dismiss, discharge, get rid of, dislodge, displace, throw out, evict, eject, expel, oust, purge, unseat, depose, topple, supplant
      View synonyms
  • 3be removedBe distant from.

    ‘it is an isolated place, far removed from the London art world’
    • ‘For a century photography has been an important means of developing our empathy for people whose lives or situations are far removed from our own.’
    • ‘There still exists a very strong conception of islands as places that are different, removed from ‘modern civilisation’.’
    • ‘The warning about a possible humanitarian crisis and the great responsibility placed upon the leadership was something removed from military conventional logic.’
    • ‘But this is a different issue, removed from the philosophical questions you are asking.’
    • ‘The problem is that his conclusions are so far removed from reality, it's almost comical.’
    • ‘I think this is very far removed from political reality.’
    • ‘Nothing could be further removed from the ritual formalities of the continent, or the grimly murderous processes of trapping, gassing, poisoning or shooting.’
    • ‘Once again, it could have sprung from a different era, far removed from the niche that he helped to create.’
    distant, remote, disconnected, different
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    1. 3.1 Be very different from.
      ‘an explanation that is far removed from the truth’
      • ‘Most will enter civilian life in the coming years with experience of leadership, sound administration and a style of living far removed from that in contemporary Britain.’
      • ‘She was famous for portraying naïvety and innocence on stage, qualities far removed from her real-life personality.’
      • ‘It was so far removed from my character in Ripley and the beaches of southern Italy.’
      • ‘I like to think of myself as quite moral but then again my definition of morality is far removed from a lot of other people's.’
      • ‘The life of a Romanian street child could not be more removed from that of a teenager growing up in Whitworth.’
      • ‘Thursday's elections have proved how far removed from reality the perceptions of the Blair leadership really are.’
      distant, remote, disconnected, different
      unrelated to, unconnected to, foreign to, alien to
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  • 4as adjective removedSeparated by a particular number of steps of descent.

    ‘his second cousin once removed’

noun

  • A degree of remoteness or separation.

    ‘at this remove, the whole incident seems insane’
    • ‘Palmer's abstraction is in illustration of very private experience, not a wordsmith tinkering at several removes from experience.’
    • ‘This restoration placed the Lazaretto at a far remove from its origins, a disappointing decision in view of the small number of famine artifacts on the island.’
    • ‘The genuine contents are at several removes from the ‘suspenseful action.’’
    • ‘If El Greco painted at a remove from reality, using figurines as models, that was because he opted to do so.’
    • ‘Such staging lends itself to spectacle and a histrionic acting style, since, at such a remove, characters need to be larger than life in order to communicate with the audience.’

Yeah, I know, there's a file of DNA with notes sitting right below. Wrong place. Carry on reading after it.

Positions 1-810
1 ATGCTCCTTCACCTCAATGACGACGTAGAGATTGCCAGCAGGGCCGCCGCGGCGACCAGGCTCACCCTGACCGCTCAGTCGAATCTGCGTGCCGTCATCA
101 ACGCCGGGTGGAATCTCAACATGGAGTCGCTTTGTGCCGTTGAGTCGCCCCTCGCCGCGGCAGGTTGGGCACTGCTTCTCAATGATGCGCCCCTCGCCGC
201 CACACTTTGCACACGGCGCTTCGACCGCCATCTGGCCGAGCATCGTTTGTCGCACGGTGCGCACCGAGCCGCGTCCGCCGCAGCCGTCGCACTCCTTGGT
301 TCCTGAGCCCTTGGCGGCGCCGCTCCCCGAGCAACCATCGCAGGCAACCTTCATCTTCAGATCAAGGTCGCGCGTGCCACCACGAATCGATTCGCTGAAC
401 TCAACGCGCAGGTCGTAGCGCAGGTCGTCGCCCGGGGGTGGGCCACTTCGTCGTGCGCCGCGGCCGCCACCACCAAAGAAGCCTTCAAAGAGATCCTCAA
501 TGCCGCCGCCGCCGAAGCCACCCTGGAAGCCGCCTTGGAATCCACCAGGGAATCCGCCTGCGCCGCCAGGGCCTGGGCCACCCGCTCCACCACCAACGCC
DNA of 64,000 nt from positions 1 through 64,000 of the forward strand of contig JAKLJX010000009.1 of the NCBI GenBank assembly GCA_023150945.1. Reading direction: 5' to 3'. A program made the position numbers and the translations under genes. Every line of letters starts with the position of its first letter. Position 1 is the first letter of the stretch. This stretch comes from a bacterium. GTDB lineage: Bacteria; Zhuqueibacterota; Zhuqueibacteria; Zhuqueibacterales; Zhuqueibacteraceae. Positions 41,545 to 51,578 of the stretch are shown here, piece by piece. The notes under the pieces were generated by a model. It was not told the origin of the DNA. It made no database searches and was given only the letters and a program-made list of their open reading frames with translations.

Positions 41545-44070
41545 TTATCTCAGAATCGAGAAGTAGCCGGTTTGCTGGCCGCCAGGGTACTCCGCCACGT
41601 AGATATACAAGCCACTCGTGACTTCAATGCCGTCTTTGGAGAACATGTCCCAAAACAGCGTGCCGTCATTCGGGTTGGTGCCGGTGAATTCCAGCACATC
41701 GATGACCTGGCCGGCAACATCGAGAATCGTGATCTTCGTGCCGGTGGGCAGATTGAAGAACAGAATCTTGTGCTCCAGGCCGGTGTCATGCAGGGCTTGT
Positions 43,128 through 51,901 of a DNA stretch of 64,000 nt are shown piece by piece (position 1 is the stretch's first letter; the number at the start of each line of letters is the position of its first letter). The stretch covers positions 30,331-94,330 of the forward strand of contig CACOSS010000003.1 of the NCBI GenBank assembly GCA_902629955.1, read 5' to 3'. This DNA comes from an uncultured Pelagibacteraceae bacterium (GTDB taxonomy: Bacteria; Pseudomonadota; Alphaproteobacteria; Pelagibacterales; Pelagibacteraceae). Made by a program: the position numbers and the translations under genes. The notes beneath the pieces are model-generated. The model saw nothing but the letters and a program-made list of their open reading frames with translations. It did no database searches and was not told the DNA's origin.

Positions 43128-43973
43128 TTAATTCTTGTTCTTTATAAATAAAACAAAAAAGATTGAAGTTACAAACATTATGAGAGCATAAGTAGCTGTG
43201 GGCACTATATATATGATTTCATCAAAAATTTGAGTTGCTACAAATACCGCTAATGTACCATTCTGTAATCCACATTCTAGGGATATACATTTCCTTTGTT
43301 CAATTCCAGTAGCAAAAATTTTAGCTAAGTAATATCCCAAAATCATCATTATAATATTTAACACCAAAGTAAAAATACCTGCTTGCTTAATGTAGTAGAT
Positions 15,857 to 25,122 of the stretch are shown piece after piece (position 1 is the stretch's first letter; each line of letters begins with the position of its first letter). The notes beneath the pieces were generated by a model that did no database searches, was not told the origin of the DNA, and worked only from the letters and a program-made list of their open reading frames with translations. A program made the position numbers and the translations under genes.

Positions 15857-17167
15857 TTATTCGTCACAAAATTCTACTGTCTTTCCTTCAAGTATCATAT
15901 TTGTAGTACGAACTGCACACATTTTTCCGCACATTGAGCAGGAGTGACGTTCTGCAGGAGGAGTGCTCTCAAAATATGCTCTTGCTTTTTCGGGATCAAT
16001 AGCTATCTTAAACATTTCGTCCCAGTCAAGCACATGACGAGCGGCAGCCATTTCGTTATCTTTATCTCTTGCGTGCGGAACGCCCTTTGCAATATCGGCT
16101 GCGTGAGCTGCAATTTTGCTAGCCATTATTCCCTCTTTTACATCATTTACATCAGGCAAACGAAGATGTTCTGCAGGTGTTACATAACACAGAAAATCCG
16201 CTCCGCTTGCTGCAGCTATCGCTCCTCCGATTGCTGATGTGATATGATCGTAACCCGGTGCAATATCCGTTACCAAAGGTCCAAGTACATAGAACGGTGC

• ‘This seems a far remove from the ‘Your country needs you’ call to arms which galvanised Western nations in the past.’
    • ‘North is the farthest remove from home, a place where Frankenstein's monster wanders mournfully, distant from all the known safe world.’
    • ‘It is interesting that she has attributed the lines to Euripides even though she has presumably obtained them from a source at several removes from the original.’
    • ‘Thus Diogenes' material often comes to us at several removes from the original.’
    • ‘Scenes like this, directed at a remove, give this film a random, almost post-apocalyptic feel.’
    • ‘Like Theo, I participate in the mourning of the American repertory circuit from somewhat of a remove.’
    • ‘The problem becomes that the actual spirit of giving to those less fortunate is placed at a remove.’
    • ‘In their quest for pure sensation, presumably the media exists in a reality at too many removes from their immediate actions - or maybe they're just too cool to care.’
    • ‘Much of the information one gets is at best several removes from the original.’
    • ‘Black and white films, with their obvious remove from everyday life, achieve this psychological distance more readily than those shot in color.’
    • ‘The adaptation sensibly goes against this telescoping technique that, like a Chinese box effect, keeps the story and characters at several removes from the reader.’
    • ‘Echoes of scripture, which abound in Map's text, provide examples of echoes at a considerable remove from the original.’
    • ‘I was at a huge remove from any of the Troubles - they didn't impact on my life other than on the television news.’
    • ‘Thus, these operas, while clearly relating to Shakespeare's works on one level, are often at many different removes from their sources.’
    • ‘The cultural remove between medical colonizers and the medically colonized is even starker than elsewhere.’
    distance, space of time, interval
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Origin

Middle English (as a verb): from the Old French stem remov-, from Latin removere, from re- back + movere to move.

Pronunciation

remove

/rəˈmo͞ov/